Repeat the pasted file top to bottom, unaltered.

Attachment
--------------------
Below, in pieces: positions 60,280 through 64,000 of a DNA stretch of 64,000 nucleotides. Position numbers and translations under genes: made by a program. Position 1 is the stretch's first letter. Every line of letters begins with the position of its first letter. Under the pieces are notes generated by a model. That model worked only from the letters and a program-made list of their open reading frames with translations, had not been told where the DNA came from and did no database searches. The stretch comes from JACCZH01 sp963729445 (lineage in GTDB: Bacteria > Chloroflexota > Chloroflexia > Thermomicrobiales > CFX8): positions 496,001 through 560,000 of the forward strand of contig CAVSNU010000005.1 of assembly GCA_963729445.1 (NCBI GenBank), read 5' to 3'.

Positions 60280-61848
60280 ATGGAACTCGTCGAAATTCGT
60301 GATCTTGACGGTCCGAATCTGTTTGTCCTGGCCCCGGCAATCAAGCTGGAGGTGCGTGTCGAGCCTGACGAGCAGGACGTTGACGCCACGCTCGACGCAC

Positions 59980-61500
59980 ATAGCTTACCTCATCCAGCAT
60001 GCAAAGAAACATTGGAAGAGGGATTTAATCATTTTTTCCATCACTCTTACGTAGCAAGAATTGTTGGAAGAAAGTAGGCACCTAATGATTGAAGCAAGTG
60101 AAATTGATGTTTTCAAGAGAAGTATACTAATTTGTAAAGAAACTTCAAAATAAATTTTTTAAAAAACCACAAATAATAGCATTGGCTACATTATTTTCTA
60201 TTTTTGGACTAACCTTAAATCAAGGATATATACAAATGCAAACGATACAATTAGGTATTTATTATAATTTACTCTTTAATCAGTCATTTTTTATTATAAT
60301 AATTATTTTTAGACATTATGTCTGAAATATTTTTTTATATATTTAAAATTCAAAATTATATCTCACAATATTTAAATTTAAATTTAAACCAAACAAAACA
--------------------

Below, in pieces: positions 60,280 through 64,000 of a DNA stretch of 64,000 nucleotides. Position numbers and translations under genes: made by a program. Position 1 is the stretch's first letter. Every line of letters begins with the position of its first letter. Under the pieces are notes generated by a model. That model worked only from the letters and a program-made list of their open reading frames with translations, had not been told where the DNA came from and did no database searches. The stretch comes from JACCZH01 sp963729445 (lineage in GTDB: Bacteria > Chloroflexota > Chloroflexia > Thermomicrobiales > CFX8): positions 496,001 through 560,000 of the forward strand of contig CAVSNU010000005.1 of assembly GCA_963729445.1 (NCBI GenBank), read 5' to 3'.

Positions 60280-61848
60280 ATGGAACTCGTCGAAATTCGT
60301 GATCTTGACGGTCCGAATCTGTTTGTCCTGGCCCCGGCAATCAAGCTGGAGGTGCGTGTCGAGCCTGACGAGCAGGACGTTGACGCCACGCTCGACGCAC

Positions 59980-61500
59980 ATAGCTTACCTCATCCAGCAT
60001 GCAAAGAAACATTGGAAGAGGGATTTAATCATTTTTTCCATCACTCTTACGTAGCAAGAATTGTTGGAAGAAAGTAGGCACCTAATGATTGAAGCAAGTG
60101 AAATTGATGTTTTCAAGAGAAGTATACTAATTTGTAAAGAAACTTCAAAATAAATTTTTTAAAAAACCACAAATAATAGCATTGGCTACATTATTTTCTA
60201 TTTTTGGACTAACCTTAAATCAAGGATATATACAAATGCAAACGATACAATTAGGTATTTATTATAATTTACTCTTTAATCAGTCATTTTTTATTATAAT
60301 AATTATTTTTAGACATTATGTCTGAAATATTTTTTTATATATTTAAAATTCAAAATTATATCTCACAATATTTAAATTTAAATTTAAACCAAACAAAACA